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osteoporosis bone image

As people enter their forties and fifties, bones begin to break down faster than they are being rebuilt. This process weakens bones to the point that they break easily. This often involves bones in the hip, back and wrist. Osteoporosis is often called the “silent disease” because you may not be aware of the changes occurring in your bones until one of them breaks.

How common is osteoporosis?

Osteoporosis is common among White and Asian women. This is not to say that men do not get osteoporosis. It is less common in men because they start out with more bone density and lose it more slowly. Those at greater risk for the condition include individuals:

  • With a smaller body frame
  • Those with a family history of the disease
  • Individuals who have had a broken bone as an adult
  • Women who had surgery to remove their ovaries before their periods have stopped
  • Women who have experienced early menopause
  • Individuals who have not gotten enough calcium throughout their lives
  • Those who have experienced extended periods of bed rest
  • Individuals who have used certain types of medicines for long periods of time.

The risk of getting osteoporosis increases as you get older. Women experiencing menopause may lose bone quickly for several years before the rate of loss slows down. Men lose bone mass more slowly. Both men and women lose bone mass at the same rate as they approach 65 to 70 years old.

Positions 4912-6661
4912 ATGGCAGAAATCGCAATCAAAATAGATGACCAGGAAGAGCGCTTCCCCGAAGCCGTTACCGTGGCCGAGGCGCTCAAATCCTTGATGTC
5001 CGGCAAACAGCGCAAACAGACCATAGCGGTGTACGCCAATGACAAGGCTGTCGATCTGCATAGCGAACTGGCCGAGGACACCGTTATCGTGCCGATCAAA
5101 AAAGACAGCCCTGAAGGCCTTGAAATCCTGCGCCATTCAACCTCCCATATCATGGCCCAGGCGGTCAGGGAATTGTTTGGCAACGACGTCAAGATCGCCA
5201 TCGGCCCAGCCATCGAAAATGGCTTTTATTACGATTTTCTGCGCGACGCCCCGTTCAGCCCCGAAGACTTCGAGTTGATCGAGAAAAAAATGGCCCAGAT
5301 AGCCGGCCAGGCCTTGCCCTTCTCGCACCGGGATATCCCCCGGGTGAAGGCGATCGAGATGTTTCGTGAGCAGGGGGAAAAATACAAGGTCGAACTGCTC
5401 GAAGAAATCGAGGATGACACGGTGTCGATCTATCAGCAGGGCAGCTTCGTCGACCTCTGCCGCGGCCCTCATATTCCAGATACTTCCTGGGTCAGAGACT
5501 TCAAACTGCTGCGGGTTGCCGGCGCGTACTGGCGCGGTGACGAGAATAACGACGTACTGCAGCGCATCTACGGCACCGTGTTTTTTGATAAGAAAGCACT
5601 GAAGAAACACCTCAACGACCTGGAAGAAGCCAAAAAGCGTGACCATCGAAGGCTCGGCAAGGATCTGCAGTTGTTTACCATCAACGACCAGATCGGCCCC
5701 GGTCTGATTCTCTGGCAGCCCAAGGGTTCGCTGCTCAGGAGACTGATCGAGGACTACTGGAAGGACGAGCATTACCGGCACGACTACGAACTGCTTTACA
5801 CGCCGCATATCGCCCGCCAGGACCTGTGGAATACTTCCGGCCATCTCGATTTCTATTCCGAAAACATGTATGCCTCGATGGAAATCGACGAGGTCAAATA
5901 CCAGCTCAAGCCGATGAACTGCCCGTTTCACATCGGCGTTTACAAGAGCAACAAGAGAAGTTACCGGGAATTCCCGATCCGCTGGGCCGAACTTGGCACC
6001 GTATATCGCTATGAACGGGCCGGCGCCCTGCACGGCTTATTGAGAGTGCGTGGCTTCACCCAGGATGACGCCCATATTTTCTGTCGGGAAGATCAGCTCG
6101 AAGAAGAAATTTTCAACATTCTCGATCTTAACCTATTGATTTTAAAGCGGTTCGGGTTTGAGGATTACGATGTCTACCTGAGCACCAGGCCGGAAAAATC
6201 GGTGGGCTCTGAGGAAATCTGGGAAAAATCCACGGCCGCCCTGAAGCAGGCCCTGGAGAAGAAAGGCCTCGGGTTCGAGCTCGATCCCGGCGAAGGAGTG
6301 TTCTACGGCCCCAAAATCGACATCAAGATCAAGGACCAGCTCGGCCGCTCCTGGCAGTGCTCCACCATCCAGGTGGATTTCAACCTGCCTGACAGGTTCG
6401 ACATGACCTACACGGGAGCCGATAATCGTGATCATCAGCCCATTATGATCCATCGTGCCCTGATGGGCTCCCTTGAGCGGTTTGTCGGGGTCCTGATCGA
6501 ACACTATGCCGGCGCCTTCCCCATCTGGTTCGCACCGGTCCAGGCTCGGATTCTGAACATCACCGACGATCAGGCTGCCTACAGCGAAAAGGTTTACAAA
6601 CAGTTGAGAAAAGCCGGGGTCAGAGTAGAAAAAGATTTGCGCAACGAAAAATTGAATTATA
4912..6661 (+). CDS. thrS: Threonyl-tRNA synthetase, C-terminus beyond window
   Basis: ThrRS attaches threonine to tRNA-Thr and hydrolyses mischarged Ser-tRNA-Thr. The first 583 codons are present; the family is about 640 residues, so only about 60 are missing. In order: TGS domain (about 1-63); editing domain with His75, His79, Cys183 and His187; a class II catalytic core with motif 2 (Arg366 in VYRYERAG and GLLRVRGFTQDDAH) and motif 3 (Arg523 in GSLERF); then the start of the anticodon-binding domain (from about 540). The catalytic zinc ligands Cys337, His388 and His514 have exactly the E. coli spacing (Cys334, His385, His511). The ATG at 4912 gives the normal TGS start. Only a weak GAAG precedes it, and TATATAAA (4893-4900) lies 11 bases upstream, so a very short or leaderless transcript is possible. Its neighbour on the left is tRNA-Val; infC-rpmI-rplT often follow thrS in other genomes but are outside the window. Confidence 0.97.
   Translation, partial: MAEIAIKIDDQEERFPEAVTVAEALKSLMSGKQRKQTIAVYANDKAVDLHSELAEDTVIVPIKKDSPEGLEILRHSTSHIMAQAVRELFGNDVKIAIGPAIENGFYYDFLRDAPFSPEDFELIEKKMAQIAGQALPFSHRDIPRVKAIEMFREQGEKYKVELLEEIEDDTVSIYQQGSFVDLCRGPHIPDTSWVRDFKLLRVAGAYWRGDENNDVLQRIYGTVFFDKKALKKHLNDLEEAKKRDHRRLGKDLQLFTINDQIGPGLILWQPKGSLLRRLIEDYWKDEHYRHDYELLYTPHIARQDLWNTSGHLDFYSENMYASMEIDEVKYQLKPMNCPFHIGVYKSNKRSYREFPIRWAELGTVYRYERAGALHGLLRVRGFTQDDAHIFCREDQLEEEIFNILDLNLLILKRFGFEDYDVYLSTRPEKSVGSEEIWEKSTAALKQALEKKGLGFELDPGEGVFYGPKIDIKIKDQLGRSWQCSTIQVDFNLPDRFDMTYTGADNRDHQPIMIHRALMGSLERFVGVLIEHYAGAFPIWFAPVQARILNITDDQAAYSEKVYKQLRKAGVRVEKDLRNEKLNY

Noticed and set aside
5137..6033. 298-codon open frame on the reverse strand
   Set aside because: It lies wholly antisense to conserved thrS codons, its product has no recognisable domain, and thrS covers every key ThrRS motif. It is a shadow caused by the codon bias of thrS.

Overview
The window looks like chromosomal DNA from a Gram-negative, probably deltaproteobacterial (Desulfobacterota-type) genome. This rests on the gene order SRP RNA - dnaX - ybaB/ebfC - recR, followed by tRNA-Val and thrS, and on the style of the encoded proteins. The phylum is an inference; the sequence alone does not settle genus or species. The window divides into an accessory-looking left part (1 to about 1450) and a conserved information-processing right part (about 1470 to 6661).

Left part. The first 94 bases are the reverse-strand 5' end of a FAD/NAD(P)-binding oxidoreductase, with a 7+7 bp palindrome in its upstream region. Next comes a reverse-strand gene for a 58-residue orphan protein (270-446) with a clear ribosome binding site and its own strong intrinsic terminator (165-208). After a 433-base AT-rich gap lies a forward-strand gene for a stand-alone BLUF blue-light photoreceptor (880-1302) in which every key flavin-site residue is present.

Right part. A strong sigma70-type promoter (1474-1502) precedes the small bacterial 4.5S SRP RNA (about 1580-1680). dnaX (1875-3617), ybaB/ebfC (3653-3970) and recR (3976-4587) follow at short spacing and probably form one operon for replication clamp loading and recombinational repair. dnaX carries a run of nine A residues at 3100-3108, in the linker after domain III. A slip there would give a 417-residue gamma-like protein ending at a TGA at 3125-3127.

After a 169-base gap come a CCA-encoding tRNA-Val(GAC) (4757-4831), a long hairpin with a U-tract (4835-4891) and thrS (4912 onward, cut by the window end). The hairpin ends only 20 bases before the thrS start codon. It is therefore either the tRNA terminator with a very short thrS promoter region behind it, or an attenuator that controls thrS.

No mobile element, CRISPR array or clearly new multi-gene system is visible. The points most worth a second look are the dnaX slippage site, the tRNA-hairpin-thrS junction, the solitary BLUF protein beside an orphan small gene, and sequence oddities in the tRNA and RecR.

Many more Americans have a condition called osteopenia or low bone mass. If you have this condition, it is a warning to take action to prevent further bone loss.

What kinds of testing are available for osteoporosis?

While the disease is commonly associated with getting shorter or breaking a bone, seeing a doctor is the best way to confirm the condition. The most common test is a test for bone density or what some doctors may call a DEXA-scan. This test is suggested for people age 65 or older or those at risk for the disease. Please ask your physician for other testing options.

How can I prevent osteoporosis?

Fortunately there are many things you can do to prevent osteoporosis. Many of these occur in daily life.

What can I do if I already have osteoporosis?

female with back pain

While diet and exercise can help to strengthen bones, they may not be enough. See your doctor to discuss the latest treatments that utilize medications and hormones.

Reducing fall risks is important for those with weakened bones because falls can lead to hospitalizations. Here are some things you can do to reduce fall risks:

  • Talk with your doctor if you think certain drugs you are taking are making you dizzy
  • Don’t be too proud to use a cane or walker
  • Wear rubber-soled and low-heeled shoes
  • Make sure throw rugs are not on slippery surfaces or don’t use them
  • Keep your room well lit and clutter free
  • Use nightlights
  • Eliminate electric cords across walkways

Where can I get more information?

National Osteoporosis Foundation
1232 22nd Street, NW
Washington, DC 20037-1292
(202) 223-2226
www.nof.org

National Institutes of Health
Osteoporosis and Related Bone Diseases-National Resource Center
2 AMS Circle
Bethesda, MD 20892-3676
1-800-624-BONE (1-800-624-2663)
202-466-4315 (TTY)
www.bones.nih.gov

National Library of Medicine
Medline Plus
www.medlineplus.gov

National Institute on Aging Information Center
P.O. Box 8057
Gaithersburg, MD 20898-8057
1-800-222-2225
1-800-222-4225 (TTY)
E-mail: [email protected]
www.nihseniorhealth.gov